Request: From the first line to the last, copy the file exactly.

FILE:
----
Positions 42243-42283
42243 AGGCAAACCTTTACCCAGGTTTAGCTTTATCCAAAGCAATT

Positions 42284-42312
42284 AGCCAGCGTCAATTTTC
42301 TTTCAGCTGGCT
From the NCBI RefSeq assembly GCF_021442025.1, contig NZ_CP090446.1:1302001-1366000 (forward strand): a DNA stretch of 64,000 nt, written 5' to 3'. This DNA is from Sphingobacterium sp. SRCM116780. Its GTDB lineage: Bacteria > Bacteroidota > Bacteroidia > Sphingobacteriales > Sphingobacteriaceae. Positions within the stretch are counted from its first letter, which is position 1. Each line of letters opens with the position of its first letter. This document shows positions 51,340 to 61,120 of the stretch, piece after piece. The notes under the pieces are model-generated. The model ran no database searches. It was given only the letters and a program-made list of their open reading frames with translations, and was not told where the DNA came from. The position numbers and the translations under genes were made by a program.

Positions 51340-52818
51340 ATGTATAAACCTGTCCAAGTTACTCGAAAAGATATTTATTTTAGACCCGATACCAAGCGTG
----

Positions 42243-42283
42243 AGGCAAACCTTTACCCAGGTTTAGCTTTATCCAAAGCAATT

Positions 42284-42312
42284 AGCCAGCGTCAATTTTC
42301 TTTCAGCTGGCT
From the NCBI RefSeq assembly GCF_021442025.1, contig NZ_CP090446.1:1302001-1366000 (forward strand): a DNA stretch of 64,000 nt, written 5' to 3'. This DNA is from Sphingobacterium sp. SRCM116780. Its GTDB lineage: Bacteria > Bacteroidota > Bacteroidia > Sphingobacteriales > Sphingobacteriaceae. Positions within the stretch are counted from its first letter, which is position 1. Each line of letters opens with the position of its first letter. This document shows positions 51,340 to 61,120 of the stretch, piece after piece. The notes under the pieces are model-generated. The model ran no database searches. It was given only the letters and a program-made list of their open reading frames with translations, and was not told where the DNA came from. The position numbers and the translations under genes were made by a program.

Positions 51340-52818
51340 ATGTATAAACCTGTCCAAGTTACTCGAAAAGATATTTATTTTAGACCCGATACCAAGCGTG